US 6324981 B1
The invention concerns a pyrotechnic projectile comprising a body containing a bursting charge (4) and a combustible charge (5) which is ignited and dispersed by the bursting charge (4), characterized in that the combustible charge (5) is formed by a metallic powder combustible with oxygen, arranged in the busting charge (4) according to a pattern corresponding of the flare pattern to be obtained in the sky. The metallic powder can be titanium, aluminum or magnesium powder.
1. Pyrotechnic projectile comprising a body containing a bursting charge (4) and a combustible charge (5) which is ignited and dispersed by exploding the bursting charge (4), characterized in that the combustible charge (5) is formed of a metallic powder capable of combusting with oxygen from the air, this powder being arranged within the bursting charge (4) in a pattern which corresponds to the shape of the firework pattern that is to be obtained in the sky.
2. Pyrotechnic projectile according to claim 1, characterized in that the combustible charge (5) is formed of a block of agglomerated metallic particles.
3. Pyrotechnic projectile according to claim 1, characterized in that the combustible charge is formed of divided metallic powder arranged within the bursting charge and forming a replica of the pattern that is to be obtained in the sky.
4. Pyrotechnic projectile according to claim 1, characterized in that the metallic powder is a titanium powder.
5. Pyrotechnic projectile according to claim 4, characterized in that the particle size of the titanium powder is greater than 500 μ.
6. Pyrotechnic projectile according to claim 1, characterized in that the metallic powder is an aluminium or magnesium powder.
The present invention relates to pyrotechnic projectiles intended to obtain figures, letters or any pattern in the sky using pyrotechnic means.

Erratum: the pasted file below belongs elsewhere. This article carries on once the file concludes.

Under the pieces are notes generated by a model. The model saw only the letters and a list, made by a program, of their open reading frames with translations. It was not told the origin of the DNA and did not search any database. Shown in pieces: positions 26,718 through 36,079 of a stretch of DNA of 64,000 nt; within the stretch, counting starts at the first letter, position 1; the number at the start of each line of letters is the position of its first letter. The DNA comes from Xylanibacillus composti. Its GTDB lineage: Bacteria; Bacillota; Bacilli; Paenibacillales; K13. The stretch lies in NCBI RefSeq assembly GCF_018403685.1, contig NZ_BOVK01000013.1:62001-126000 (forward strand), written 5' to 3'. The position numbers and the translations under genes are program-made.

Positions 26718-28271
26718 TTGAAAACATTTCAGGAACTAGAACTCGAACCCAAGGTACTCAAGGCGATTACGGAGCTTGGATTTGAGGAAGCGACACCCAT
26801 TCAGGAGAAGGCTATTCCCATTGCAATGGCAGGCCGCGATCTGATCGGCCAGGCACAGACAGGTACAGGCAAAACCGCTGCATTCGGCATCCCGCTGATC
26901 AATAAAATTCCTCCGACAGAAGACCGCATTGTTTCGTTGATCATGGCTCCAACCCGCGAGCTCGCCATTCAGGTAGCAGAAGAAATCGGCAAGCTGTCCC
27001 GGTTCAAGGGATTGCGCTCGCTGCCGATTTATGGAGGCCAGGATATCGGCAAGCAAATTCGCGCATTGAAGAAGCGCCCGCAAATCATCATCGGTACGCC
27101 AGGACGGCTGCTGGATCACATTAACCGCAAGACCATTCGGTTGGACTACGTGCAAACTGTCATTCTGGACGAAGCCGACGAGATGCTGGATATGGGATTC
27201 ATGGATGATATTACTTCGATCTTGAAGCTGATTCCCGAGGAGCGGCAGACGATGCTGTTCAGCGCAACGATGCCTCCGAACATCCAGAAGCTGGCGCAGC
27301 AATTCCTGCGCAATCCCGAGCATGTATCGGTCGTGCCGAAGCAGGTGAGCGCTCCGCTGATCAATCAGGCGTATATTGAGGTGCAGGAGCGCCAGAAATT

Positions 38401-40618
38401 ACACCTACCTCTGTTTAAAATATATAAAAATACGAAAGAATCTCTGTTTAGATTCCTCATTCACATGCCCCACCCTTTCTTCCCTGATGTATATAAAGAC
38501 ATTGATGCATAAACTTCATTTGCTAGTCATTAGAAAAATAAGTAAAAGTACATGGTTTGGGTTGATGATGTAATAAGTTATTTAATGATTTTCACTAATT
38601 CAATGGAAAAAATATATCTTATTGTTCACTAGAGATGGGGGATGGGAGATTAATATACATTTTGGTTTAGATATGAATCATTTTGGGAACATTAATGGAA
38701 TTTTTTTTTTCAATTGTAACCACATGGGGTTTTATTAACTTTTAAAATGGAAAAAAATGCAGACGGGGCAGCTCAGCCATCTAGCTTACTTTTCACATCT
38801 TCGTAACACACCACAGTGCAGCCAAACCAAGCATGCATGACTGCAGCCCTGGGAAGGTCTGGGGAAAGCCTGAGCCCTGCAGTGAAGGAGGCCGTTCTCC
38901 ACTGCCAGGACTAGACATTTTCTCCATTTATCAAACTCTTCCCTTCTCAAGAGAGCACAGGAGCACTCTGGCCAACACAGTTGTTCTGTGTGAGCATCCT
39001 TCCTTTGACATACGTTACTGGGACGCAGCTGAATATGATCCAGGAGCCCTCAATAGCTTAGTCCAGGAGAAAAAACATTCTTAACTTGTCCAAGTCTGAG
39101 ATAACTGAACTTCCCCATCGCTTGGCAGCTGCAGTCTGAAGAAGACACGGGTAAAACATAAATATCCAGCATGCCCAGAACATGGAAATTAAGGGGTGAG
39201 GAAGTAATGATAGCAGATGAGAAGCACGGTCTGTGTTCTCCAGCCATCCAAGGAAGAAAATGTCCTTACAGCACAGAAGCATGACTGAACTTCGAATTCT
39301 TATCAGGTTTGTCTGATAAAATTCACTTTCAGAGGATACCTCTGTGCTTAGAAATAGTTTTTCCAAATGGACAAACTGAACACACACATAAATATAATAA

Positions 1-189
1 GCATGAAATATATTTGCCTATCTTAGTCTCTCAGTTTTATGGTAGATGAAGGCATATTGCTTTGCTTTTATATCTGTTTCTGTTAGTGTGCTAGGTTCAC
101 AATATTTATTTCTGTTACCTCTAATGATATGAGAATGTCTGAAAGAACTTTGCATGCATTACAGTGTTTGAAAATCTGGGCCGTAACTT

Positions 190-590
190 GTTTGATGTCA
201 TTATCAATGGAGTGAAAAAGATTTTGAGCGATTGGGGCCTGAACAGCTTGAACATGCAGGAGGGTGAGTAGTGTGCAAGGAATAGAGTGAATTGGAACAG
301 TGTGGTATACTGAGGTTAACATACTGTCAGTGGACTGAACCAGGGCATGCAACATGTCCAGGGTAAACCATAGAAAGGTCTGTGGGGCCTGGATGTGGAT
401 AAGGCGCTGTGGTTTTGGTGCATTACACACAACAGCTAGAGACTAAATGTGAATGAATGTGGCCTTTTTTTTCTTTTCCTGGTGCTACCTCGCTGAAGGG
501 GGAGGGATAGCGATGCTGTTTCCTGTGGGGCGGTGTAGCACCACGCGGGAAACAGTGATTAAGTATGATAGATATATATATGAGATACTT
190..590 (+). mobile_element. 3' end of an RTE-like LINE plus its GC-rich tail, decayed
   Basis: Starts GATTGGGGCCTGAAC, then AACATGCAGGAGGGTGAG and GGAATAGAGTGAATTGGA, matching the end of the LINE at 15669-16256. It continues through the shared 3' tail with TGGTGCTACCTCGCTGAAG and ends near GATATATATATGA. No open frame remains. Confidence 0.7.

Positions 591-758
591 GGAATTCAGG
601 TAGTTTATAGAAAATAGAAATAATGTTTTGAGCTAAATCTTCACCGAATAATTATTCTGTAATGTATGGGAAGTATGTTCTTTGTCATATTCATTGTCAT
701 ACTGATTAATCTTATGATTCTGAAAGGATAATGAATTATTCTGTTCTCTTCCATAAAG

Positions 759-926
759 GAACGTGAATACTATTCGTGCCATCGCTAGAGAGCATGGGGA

Bombs which depict patterns have been widely known for some years in the world of pyrotechnics and that of fireworks in particular.
The most common of these patterns is the circle, but other patterns such as triangles, several circles, figures or other shapes are also possible.
The method used to produce these patterns consists in storing stars in a bomb body in the same arrangement as the pattern itself.
These stars are agglomerates made from a pyrotechnic composition which burns with a flame colour that is characteristic of the formulation used.
When the bomb explodes, the stars are ignited and dispersed in the atmosphere and represent the desired pattern as several spots of light, each spot being made by a star.
To produce a pattern of continuous outline, it is necessary to use very small-sized stars so that a great many of them can be introduced into the bomb.
This solution is practically impossible to achieve because it becomes very difficult to ignite them. Furthermore, if it were possible, the burn time would be so short that the pattern would, mostly, escape the notice of the spectators.
The invention sets out to overcome the drawbacks of the known art by creating a pyrotechnic projectile which is capable of producing a pattern of continuous outline in the sky which is visible for long enough to be seen by the spectators.
Its subject is therefore a pyrotechnic projectile comprising a body containing a bursting charge and a combustible charge which is ignited and dispersed by exploding the bursting charge, characterized in that the combustible charge is formed of a metallic powder capable of combusting with oxygen from the air, this powder being arranged within the bursting charge in a pattern which corresponds to the shape of the firework pattern that is to be obtained in the sky.
The invention will be better understood with the aid of the description which will follow, which is given merely by way of example and made with reference to the drawings, in which:
FIG. 1 is a view in perspective with partial cut-away of the pyrotechnic projectile according to the invention;
FIG. 2 is a view in axial section of the pyrotechnic projectile of FIG. 1;
FIG. 3 is a view in section on a larger scale on the line 3—3 of FIG. 2, showing a combustible charge formed of agglomerated powdered metal arranged in the bursting charge and constituting a replica of the pattern that is to be obtained in the sky; and
FIG. 4 is a view in section similar to that of FIG. 3, depicting a combustible charge formed of agglomerated metallic particles intended for obtaining another pattern in the sky.